We Zelda faithful continue to eagerly anticipate the day Nintendo finally bestows upon us a brand new Zelda title for the Wii U. Many are hoping for a realistic Zelda title, but Nintendo wants to do a different style. But what comes to mind when someone mentions Zelda U? Probably that delicious looking Tech Demo from E3 2011 that all of us want to see in a playable form. Well, give up all hope now, because the Wii U might not actually be able to run that.
It's been discovered, as it had been rumored over a year back, that the Wii U actually got downgraded in 2012 due to overheating issues. While a bigger box, more fans, and a bit better technical engineering could've helped, due to Iwata's alleged restrictions on the Wii U's size and weight when developing the console, the team had to downgrade the console's specs. Head past the jump for more!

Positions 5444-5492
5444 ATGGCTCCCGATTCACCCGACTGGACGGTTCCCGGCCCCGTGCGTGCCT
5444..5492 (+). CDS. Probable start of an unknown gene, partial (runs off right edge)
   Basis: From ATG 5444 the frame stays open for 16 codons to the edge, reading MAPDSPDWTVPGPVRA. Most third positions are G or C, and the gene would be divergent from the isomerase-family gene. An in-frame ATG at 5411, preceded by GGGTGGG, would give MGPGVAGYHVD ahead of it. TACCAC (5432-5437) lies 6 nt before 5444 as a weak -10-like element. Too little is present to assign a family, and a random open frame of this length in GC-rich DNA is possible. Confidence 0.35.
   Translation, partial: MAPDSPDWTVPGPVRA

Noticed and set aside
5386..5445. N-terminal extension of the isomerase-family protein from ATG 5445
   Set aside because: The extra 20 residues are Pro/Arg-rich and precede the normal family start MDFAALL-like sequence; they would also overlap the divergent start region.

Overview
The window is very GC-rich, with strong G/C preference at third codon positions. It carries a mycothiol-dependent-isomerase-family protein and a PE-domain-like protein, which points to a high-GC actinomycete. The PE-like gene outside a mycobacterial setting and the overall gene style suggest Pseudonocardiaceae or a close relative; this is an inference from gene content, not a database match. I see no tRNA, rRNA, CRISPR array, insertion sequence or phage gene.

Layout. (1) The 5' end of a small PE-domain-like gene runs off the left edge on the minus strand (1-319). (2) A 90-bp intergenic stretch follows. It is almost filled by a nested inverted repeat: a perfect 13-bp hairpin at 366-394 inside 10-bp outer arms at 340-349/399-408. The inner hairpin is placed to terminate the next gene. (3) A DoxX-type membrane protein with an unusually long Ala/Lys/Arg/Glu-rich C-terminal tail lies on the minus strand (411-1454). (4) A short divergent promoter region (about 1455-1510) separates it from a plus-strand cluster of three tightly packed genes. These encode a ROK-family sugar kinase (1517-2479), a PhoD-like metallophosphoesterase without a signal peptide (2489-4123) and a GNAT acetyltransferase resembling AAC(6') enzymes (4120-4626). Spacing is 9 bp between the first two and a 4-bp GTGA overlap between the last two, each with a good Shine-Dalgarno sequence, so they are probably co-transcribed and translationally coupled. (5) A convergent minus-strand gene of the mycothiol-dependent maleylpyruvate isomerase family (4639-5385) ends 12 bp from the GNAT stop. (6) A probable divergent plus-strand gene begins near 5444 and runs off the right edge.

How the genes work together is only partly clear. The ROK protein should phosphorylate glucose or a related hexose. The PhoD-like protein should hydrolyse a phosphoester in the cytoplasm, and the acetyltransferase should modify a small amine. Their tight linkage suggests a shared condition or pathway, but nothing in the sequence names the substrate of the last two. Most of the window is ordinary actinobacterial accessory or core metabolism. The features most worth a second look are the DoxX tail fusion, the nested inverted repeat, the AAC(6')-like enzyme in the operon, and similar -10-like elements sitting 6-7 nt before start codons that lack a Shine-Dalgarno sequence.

I opted against using the term “poor sales” in this article’s title. Why? Because it would be far from the truth: Having sold over 3.5 million units (on an arguably dead platform, no less), Skyward Sword was a commercial success. But comparing those sales to the rest of the main console Zelda titles, Skyward Sword sold less units than all except for Majora’s Mask (unless you consider Four Swords Adventures to be a “main console Zelda title”). Based on this information, I think it’s safe to say that Skyward Sword sold undeniably well for a general video game, but sold terribly as far as Zelda games are concerned.